A hard rain was falling when Gianluigi Buffon paused for a moment during an Italy training session Tuesday.
Leaning forward with both hands on his knees, Buffon appeared to be resting or somehow trying to withstand the rain.
Or perhaps the 36-year-old goalkeeper and Italy captain was reflecting on this: He is only the third player in history to be part of five World Cup squads, along with Germany great Lothar Matthaus and former Mexico goalkeeper Antonio Carbajal.
Buffon first went to the World Cup back in 1998, although he didn't play a second-choice option behind Gianluca Pagliuca. He then took over the starting position from 2002 onward.
"A fifth World Cup is a nice milestone but that doesn't mean I'm satisfied," Buffon said before departing for Brazil. "Both individually and as a squad we're preparing to surprise people."
Buffon, of course, doesn't need to prove anything at this point in his career.
He was one of the driving forces behind Italy's run to the 2006 World Cup title, when he didn't concede a single goal to opponents during normal play over the course of seven matches — letting in only an own goal from Cristian Zaccardo and a penalty from Zinedine Zidane in the final won over France.
He helped Parma to the UEFA Cup title way back in 1999 and has since won five Serie A titles with Juventus — including the last three.
"As the years go by, Gigi still has the same amount of desire," said midfielder Claudio Marchisio, who plays with Buffon with both Italy and Juventus. "He's a great professional, a great friend, and a top-level player. He's a player who is able to give his all in every moment and always offer the right words of encouragement.
"There are players here who are at their first big tournament and he's always there offering the right words of advice," Marchisio added Tuesday.
Now that Buffon is setting records for longevity, it's worth remembering what an early start he had.
Born to members of Italy's national teams in athletics (his mother) and weightlifting (father), Buffon's distant relative Lorenzo Buffon was also Italy's goalkeeper in the 1950s.
Having played in midfield as a kid, Buffon decided he wanted to be a goalkeeper after seeing Thomas N'Kono defend Cameroon's goal during the 1990 World Cup in Italy — when Buffon was 12 — and years later Buffon named his first son Louis Thomas after N'Kono.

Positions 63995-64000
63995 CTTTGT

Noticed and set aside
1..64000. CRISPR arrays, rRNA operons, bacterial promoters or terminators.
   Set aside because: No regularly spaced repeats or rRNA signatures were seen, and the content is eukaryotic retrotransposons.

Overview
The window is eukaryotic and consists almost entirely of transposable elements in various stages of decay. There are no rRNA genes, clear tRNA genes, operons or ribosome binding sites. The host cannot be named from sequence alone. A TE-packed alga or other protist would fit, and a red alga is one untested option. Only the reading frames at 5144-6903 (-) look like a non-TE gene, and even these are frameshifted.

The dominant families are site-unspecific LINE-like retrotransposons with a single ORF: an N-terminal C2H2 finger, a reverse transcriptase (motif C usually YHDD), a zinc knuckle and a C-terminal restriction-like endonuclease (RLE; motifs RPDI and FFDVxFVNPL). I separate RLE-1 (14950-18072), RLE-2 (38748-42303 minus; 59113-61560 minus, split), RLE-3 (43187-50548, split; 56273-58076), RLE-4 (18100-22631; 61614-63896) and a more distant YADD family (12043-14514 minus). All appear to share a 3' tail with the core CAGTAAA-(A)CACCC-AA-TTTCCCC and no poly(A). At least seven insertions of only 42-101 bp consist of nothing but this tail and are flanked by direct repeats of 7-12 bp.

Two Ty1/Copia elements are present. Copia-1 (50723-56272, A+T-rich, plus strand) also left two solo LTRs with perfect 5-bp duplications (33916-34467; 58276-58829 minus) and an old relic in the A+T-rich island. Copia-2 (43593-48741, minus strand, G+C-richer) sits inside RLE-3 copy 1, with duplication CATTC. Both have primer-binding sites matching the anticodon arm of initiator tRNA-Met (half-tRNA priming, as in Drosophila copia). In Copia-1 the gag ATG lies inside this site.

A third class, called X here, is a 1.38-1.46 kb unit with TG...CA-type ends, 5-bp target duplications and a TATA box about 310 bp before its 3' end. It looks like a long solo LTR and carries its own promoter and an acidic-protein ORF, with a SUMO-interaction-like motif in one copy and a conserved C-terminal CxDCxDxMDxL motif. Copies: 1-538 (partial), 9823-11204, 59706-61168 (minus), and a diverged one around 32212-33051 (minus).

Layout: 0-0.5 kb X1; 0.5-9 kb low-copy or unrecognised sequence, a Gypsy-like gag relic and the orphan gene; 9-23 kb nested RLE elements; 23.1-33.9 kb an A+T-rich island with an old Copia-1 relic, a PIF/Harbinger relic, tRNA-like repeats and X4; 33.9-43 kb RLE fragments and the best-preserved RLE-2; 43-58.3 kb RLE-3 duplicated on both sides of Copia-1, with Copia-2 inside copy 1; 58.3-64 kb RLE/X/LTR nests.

In 1991 when Buffon was just 13, Parma purchased his rights and put him in their youth system.
At 17, Buffon made his Serie A debut with Parma, keeping a clean sheet in a 0-0 draw against AC Milan.
At 19, Buffon made a memorable Italy debut on a snowy pitch in Moscow during a playoff with Russia for a spot in the 1998 World Cup. Coming off a frigid bench as an injury replacement for Pagliuca, Buffon first raised eyebrows by wearing shorts in the arctic-like conditions then made a series of impressive saves in a 1-1 draw.
Fast forward to 2006, when Buffon was one of the few key players to stay with Juventus when the Turin club was relegated to Serie B due to a match-fixing scandal — meaning that a month after guiding Italy to the World Cup title, he was playing in small second-division stadiums.
Then at the 2010 World Cup, Buffon struggled with back pain. He played only a portion of Italy's opening match and the Azzurri were promptly eliminated after the first round. But he was back in place to help Italy reach the final of the 2012 European Championship.
And last October, Buffon surpassed Fabio Cannavaro with an Italy-record 137th appearance.
So how does Buffon keep going?
"Motivation is the key," he said in a recent interview with Italian daily La Repubblica. "Reflexes diminish. At my age you don't improve anymore, so it's better to reduce training and take better care of injury prevention, nutrition and gym work."
Buffon has often recounted how he fell into depression about 10 years ago, then resuscitated himself by turning to literature. He has also been the subject of a couple betting scandals.
In 2011, he married Czech model Alena Seredova but Buffon announced last month when Italy gathered to begin training that they had separated.
In announcing their split, Buffon thanked Seredova publicly for not making things too difficult for him, and said that he hopes she will bring their two boys to watch him play in Brazil.
Whether Seredova and the boys come is yet to be seen. Either way, Buffon has already inscribed his name in the World Cup record books.
And who knows, maybe Buffon will continue playing and go back to Russia and the site of his Italy debut for the 2018 World Cup, when he'll be 40 — the same age that one of his idols, Dino Zoff, was when he helped Italy to the 1982 World Cup title.
"I'll keep playing as long as I don't become a reserve," Buffon said. "Once the day comes that I get benched, that's when I'll hang my boots up."
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